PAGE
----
it all depends.
its not just the cost of the application software, its also about other stuff such as your abilities, your experience, how secure the app needs to be. who uses the app. who looks after it after you move on.
personally ive never heard of zoho, zengine and caspio (had to look 'em up). Ive doen and seen stuff in open office which is fine for most things. I think OO tries to achieve the inverse pareto law, ie it does 80% of the functionality for 20% of the codebase, or is that 90:10, or 97:3.. the numbers don't matter but what does is that things like OO can do virtually all of the common everyday tasks required of a db but doesn't have some of the more esoteric (and therefore less frequently used) features. Im guessing that zoho, zengine & caspio are trying to do the same sort of thing but using 'the cloud'. but unless another contributor here ahas experience of those 3 items you will have to do your own research and prove that either way.
anything cloud related makes me nervous about data security (if you have some data which is personal or professional eg names & address, contact details or professional accreditations then you may well have to take steps and demonstrate adequate steps to protect privacy. so security is important. so you know who changed what and when, you control who has access to what.
in an abstract way what you want to achieve is relatively trivial, but thats like going to a tool shop and asking if they have a tool to do something.. the answer is yes, but you haven't provided enough information to give a meaningful answer
to be honest I think you will be better off developing the business requirement case forget about the implementation details and focus instead on what is required
what outputs do you need (ie what information, roughly in what style. eg a paper report identifying people qualified to level X in what categories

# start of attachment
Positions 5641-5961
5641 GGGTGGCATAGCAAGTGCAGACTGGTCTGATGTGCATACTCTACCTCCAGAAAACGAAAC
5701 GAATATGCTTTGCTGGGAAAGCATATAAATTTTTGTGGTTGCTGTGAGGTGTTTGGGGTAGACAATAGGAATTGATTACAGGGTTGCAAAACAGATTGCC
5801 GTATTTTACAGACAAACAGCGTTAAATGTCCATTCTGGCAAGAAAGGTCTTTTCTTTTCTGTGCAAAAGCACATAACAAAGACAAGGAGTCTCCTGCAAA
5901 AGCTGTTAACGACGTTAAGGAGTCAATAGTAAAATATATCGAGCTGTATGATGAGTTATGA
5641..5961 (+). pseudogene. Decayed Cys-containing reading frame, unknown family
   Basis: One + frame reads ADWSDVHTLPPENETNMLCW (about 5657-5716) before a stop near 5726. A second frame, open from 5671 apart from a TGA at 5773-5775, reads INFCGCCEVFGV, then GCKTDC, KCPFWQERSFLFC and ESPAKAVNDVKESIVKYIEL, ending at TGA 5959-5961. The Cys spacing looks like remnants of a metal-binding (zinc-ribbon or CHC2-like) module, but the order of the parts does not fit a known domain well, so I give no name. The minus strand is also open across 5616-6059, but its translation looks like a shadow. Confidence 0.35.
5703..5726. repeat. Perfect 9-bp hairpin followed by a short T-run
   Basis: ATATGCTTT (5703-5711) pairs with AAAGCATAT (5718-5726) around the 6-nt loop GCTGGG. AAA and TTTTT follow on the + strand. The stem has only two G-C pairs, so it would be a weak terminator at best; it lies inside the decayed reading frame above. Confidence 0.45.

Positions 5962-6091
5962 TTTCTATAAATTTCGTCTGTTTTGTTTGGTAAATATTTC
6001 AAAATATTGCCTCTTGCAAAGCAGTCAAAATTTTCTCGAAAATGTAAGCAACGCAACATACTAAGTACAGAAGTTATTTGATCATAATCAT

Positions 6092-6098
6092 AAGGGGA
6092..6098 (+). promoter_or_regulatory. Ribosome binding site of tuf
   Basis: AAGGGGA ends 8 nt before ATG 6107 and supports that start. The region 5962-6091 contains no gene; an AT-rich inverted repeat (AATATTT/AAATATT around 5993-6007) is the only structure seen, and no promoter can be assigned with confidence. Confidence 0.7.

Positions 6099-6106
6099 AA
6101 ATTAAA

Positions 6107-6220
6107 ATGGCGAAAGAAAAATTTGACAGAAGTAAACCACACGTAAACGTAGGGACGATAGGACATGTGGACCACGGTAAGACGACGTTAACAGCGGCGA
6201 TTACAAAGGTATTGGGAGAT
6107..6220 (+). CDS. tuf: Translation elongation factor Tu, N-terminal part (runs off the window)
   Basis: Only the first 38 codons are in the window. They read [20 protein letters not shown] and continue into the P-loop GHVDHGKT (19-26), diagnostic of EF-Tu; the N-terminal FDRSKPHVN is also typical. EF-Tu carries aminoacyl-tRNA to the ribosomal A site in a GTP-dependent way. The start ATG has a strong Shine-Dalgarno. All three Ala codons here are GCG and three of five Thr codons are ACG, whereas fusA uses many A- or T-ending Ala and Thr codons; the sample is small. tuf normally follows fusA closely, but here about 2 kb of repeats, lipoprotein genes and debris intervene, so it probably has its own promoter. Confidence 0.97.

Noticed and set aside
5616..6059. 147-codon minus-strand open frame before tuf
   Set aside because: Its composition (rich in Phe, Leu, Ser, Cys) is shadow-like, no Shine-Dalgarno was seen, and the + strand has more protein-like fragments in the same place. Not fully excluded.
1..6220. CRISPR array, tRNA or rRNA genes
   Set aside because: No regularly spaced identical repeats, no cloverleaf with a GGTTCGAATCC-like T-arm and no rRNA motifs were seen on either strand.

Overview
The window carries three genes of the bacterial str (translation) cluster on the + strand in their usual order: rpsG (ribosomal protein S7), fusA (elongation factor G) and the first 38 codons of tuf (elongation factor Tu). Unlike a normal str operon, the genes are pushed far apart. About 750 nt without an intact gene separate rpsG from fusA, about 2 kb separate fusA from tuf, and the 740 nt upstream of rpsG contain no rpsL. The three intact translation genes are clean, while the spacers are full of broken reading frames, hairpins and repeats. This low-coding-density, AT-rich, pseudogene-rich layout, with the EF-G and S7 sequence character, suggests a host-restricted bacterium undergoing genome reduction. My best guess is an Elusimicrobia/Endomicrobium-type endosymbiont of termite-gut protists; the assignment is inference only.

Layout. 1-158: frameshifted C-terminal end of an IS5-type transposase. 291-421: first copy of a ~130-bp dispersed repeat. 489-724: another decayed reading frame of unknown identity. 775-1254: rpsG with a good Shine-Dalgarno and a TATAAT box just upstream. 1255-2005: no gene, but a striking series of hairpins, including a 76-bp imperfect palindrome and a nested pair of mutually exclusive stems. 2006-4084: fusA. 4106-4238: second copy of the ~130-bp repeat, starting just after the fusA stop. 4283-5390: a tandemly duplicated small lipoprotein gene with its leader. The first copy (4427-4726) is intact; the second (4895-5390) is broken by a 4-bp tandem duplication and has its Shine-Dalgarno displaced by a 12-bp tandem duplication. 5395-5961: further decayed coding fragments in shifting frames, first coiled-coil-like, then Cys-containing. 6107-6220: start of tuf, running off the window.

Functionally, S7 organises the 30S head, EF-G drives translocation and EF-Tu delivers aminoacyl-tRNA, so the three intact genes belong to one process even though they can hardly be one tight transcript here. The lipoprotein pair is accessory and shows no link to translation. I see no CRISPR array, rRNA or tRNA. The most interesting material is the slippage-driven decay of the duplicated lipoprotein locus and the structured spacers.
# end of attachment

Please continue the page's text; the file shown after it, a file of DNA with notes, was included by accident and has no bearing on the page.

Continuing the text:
what information do you require to achieve those goals
how the system should hang together (who does the data entry, reporting and so on, what are the ecuirty implications / requiremments)
..effectively scope the project, understand what needs to be done before doing the project
..whilst you are in that process learn up and use normalistation & good db design techniques. the followijng are my oft used read this list, but there are others just as good if not better
Unless you have a lot of experience I wouldn't start by playing with a specific tool / software, identify the software tool required after identifying what actually is needed. if you are already up to speed with db design then by all means do use a software tool to flesh out your design ideas, but don't let the software tool coerce a specific approach when the project requires a different approach
spend more time with text and diagrams up front nearly always means spending less time in development and a higher chance of delivering a successfull project (and often on time/on budget). invovle others in the requirements definition phase. far too often I see one man band applications which meet a specific persons perspective of 'the' problem, but don't meet the organsiations overall perception of the problem. ferinstance its very common to find applciations which are financial or operationaly focussed at the expense of any other perspective becuase the sponsoring department is financial they only 'see' the financial side of things so the systme works for that mndset but not for the organisations actual day to day operational use.
I'd rather be riding on the Tiger 800 or the Norton